Dust In My Coffee

Dust In My Coffee

Monday, October 30, 2017

I've Moved

Greetings friends!  I have moved my blog over to Wordpress. You can still get my old posts with all the links here.   To read any new blogs you will need to go to my new site https://dustinmycoffee.net/

Thanks for joining me on my journey!

Tuesday, September 26, 2017

He had me at "I've Got a Horse"

Who knew Steve's pick up line, "I've got a horse..." would be the catalyst leading to a relationship that has lasted nearly 37 years?  It was early October in 1980 when Steve used that line on me at a wedding dance in Snyder.  I sat across from him at a table full of alumni from a college in Curtis, NE.  We were all sharing our stories about instructors, dorms and night life.  During the conversation Steve learned I had a love for horses.  He must have thought it was his chance to make a move when he commented, "I have a horse that can turn on a dime!"

Throughout the course of the evening, whenever Steve had the chance he would go back to telling me about his horse named Duffy and his family's farm north of Snyder.  I admit I enjoyed looking into Steve's blue eyes as he talked and before I knew it the dance was over.  I couldn't remember Steve's name so when he stood up I looked at the back of his belt and saw "STEVE" imprinted on it.  I had a first name and, yes, I was looking at his belt.

The following morning I drove to Omaha to visit my aunt.  Aunt Kathy was my mom's only sister and a favorite aunt of mine from childhood.  Aunt Kathy was known to bring my siblings and I gifts for birthdays and Christmas's and she was a fun adult to be around.  I sat down on a stool at her counter and told her all about a guy named Steve I had met the night before.  She was the first person to hear about this guy with a great horse.

This is one of my favorite pictures of my family with my Aunt Kathy in it. 

On Monday morning, two days after I met Steve, I was unlocking the vet clinic door where I worked.  As I jiggled the key in the lock I heard the phone ringing and I rushed to get inside to answer what I thought was a large animal call for our veterinarian.  It was Steve.  He wanted to know if I would like to ride his horse sometime.   I laughed and said yes. We made plans for me to drive to the farm that Saturday.

I guess Steve couldn't wait for Saturday to arrive.  He stopped in at the vet clinic on Thursday afternoon to see me.  I needed to meet our vet on a nearby farm to treat a horse so Steve offered to take me.  What a gentleman!

Saturday arrived and I headed out to Steve's farm.  When I arrived Steve met me at my car and we walked over to the horse pen.  We caught the horse, saddled him up and off I went.   I had plenty of space to ride.  As I rode through the nearby fields I noticed how well kept their farm was.  When I rode back up to the barn Steve was waiting and asked about riding along.  Before I could say anything he was up in the saddle sitting behind me.  We began our riding tour of the farm until the rest of his family had left for Saturday night mass.  I don't think he was ready to have me meet the family yet!

That first date kindled the spark that had been lit at the wedding dance.  We continued to date, talk about our common interests and then plan for a wedding.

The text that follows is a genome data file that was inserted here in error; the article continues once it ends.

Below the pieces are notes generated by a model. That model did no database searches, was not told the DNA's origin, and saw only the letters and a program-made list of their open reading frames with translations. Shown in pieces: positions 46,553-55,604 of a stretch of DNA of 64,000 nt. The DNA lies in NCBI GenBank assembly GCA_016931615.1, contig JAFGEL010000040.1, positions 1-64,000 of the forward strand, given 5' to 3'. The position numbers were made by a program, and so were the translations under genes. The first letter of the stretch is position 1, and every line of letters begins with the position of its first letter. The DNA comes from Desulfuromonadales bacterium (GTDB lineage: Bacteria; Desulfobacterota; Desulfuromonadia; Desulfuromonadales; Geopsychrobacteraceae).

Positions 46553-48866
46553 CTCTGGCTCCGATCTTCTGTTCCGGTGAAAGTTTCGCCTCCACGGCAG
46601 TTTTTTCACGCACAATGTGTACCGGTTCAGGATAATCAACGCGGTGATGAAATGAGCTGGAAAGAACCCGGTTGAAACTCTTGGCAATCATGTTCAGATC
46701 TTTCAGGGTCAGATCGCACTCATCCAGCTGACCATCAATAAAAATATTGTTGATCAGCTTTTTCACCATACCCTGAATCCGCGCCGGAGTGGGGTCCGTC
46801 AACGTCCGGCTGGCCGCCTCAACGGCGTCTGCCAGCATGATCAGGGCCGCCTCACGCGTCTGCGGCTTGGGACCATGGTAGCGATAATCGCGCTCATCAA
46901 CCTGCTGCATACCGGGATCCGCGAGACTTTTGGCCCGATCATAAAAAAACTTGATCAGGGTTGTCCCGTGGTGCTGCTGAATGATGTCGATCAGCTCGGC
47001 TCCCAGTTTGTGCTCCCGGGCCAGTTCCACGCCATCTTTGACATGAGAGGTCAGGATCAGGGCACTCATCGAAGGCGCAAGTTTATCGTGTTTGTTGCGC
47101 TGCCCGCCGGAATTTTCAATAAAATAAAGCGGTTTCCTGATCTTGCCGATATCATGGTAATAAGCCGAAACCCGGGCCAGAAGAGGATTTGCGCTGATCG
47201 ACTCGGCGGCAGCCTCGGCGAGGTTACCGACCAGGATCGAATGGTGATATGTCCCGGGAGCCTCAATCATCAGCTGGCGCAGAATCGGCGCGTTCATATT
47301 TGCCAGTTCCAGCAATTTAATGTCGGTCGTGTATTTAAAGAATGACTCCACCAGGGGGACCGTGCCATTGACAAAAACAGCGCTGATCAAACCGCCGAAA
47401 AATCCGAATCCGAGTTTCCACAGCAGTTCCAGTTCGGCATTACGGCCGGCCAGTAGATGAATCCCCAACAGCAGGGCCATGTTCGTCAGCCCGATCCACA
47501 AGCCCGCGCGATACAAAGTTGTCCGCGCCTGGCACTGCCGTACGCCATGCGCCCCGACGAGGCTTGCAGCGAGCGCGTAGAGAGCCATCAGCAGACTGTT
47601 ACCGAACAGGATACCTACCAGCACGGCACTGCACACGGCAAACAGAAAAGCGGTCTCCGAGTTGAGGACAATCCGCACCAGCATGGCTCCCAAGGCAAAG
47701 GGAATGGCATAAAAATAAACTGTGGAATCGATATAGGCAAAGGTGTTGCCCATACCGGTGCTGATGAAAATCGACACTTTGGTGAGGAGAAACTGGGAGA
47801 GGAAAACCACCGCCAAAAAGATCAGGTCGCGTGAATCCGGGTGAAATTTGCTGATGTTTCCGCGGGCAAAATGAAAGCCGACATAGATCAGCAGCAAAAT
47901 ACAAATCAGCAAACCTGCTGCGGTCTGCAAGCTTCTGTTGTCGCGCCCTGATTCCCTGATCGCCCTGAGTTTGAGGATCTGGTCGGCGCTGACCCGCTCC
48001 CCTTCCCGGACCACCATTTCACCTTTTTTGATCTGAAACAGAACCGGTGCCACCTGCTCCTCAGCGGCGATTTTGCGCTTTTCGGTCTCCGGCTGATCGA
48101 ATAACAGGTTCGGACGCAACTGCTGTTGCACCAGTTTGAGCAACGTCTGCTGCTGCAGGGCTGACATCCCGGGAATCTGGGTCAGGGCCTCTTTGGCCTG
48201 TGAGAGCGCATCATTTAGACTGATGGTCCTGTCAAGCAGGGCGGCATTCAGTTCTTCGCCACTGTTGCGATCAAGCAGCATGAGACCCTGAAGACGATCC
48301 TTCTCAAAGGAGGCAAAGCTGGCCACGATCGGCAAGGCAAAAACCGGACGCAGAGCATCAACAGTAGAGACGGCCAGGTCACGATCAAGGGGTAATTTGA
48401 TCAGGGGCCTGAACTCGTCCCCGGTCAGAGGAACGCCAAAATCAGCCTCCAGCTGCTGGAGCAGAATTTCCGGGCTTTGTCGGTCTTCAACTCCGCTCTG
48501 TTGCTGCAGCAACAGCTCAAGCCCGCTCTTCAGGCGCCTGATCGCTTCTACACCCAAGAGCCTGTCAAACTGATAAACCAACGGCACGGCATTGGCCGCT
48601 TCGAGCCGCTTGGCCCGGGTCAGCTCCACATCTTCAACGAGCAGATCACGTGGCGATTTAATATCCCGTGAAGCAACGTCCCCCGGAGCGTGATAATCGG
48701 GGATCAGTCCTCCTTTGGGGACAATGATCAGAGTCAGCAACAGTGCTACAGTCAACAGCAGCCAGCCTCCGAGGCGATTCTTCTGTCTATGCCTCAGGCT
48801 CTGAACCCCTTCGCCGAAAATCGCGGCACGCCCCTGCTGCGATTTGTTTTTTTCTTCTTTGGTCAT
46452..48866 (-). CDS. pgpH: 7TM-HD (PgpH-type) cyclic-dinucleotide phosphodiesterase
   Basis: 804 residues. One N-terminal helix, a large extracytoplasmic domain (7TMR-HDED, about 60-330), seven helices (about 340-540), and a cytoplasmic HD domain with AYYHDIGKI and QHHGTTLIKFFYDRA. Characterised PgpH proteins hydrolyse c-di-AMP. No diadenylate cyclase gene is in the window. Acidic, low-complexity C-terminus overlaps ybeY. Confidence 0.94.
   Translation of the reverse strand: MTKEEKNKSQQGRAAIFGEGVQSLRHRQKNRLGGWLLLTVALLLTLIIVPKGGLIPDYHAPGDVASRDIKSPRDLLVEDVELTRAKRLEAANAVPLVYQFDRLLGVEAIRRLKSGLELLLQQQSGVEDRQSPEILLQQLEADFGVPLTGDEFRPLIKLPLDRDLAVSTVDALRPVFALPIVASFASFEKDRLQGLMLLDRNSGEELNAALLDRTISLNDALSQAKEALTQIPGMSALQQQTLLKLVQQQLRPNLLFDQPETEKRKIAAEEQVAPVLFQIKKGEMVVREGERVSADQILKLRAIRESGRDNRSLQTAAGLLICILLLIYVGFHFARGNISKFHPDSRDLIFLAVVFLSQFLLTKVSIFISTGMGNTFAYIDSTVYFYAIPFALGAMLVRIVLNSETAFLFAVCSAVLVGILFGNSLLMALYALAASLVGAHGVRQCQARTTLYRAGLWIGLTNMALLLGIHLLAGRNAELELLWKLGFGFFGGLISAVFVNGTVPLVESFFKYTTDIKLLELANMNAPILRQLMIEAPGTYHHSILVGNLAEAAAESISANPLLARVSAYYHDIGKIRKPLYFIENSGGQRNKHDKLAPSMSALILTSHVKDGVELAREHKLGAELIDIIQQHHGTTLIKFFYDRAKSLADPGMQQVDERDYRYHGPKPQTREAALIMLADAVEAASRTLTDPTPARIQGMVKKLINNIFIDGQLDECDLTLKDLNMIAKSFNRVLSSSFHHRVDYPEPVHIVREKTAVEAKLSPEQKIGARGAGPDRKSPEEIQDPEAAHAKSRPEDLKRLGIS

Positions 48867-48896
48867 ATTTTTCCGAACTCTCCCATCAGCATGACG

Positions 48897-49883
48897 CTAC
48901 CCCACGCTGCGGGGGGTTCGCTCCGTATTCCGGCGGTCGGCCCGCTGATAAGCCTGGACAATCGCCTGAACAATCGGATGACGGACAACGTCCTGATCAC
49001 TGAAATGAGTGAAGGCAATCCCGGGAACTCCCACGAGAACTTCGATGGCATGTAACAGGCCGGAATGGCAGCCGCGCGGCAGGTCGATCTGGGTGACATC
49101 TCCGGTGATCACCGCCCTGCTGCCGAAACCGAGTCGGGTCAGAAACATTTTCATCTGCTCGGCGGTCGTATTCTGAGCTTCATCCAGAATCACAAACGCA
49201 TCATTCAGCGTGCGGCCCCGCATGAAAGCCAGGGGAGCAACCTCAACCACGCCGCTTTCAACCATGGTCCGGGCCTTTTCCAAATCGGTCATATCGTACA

As we searched for a place we could live Steve's uncle approached him and asked if we would consider living on the farm where Steve's grandfather had raised a family of thirteen children.  The uncle, Roman Ruskamp, had retired, moved to town and married late in life.  Steve took me to the farm located about eleven miles from his own family's farm.  It was a bit rustic after having two bachelors living in the house for twenty years.  Steve saw beyond the broken fences, weeds and run down house.  His enthusiasm was contagious and I supported the decision to not only live on the farm but also buy the 40 acres the house and barns were on.

This aerial photo was taken in 1991.  We had added some new
cattle pens and lived right in the middle of all the activity.  The
highway shows up as dirt because it was worked on that year.

This aerial photo was taken in 2007.  We built a house in 1996
to the west end of the feedlot when our old house was beyond
repair.  Another dream for Steve was to have a fish pond and
that is located to the right of the house.
 The excitement about having our own farm dimmed when we learned my Uncle Melvin, was diagnosed with cancer.  We made several visits to see him in the hospital in Omaha.  On one late night visit the conversation was about our wedding.  Steve wanted the wedding in Snyder since they had farm chores to work around.  Uncle Melvin was very persuasive in telling Steve the wedding should be in the bride's hometown.  On our way home Steve apologized to me for his lack of understanding and the wedding was moved from Snyder to Resurrection Catholic Church in Grand Island.

Uncle Melvin is the first one in the back row.  He is standing next to my
dad.  This is my dad's family with Grandpa and Grandma seated in the middle.

Another tragedy hit us when Steve's brother, Ed, died suddenly in a car accident.  Ed was Steve's partner with the feedlot they built up.  It was surreal for me to be sharing this grief with Steve and his family. I felt a little out of place since I wasn't really a part of the family yet.  As I lay in a sleeping bag the night before the funeral Steve's mom came over to me, touched my shoulder and said, "I'm so glad you are here."  I was family.

Steve's family.   Front row: Julie, Teri, Barb, Louise, Marguerite
Back row: Steve, Jerry, Francis, Bernardine, Ed, Joe, Rosie

We said goodbye to Ed in July.  We said goodbye to my Uncle Melvin in August.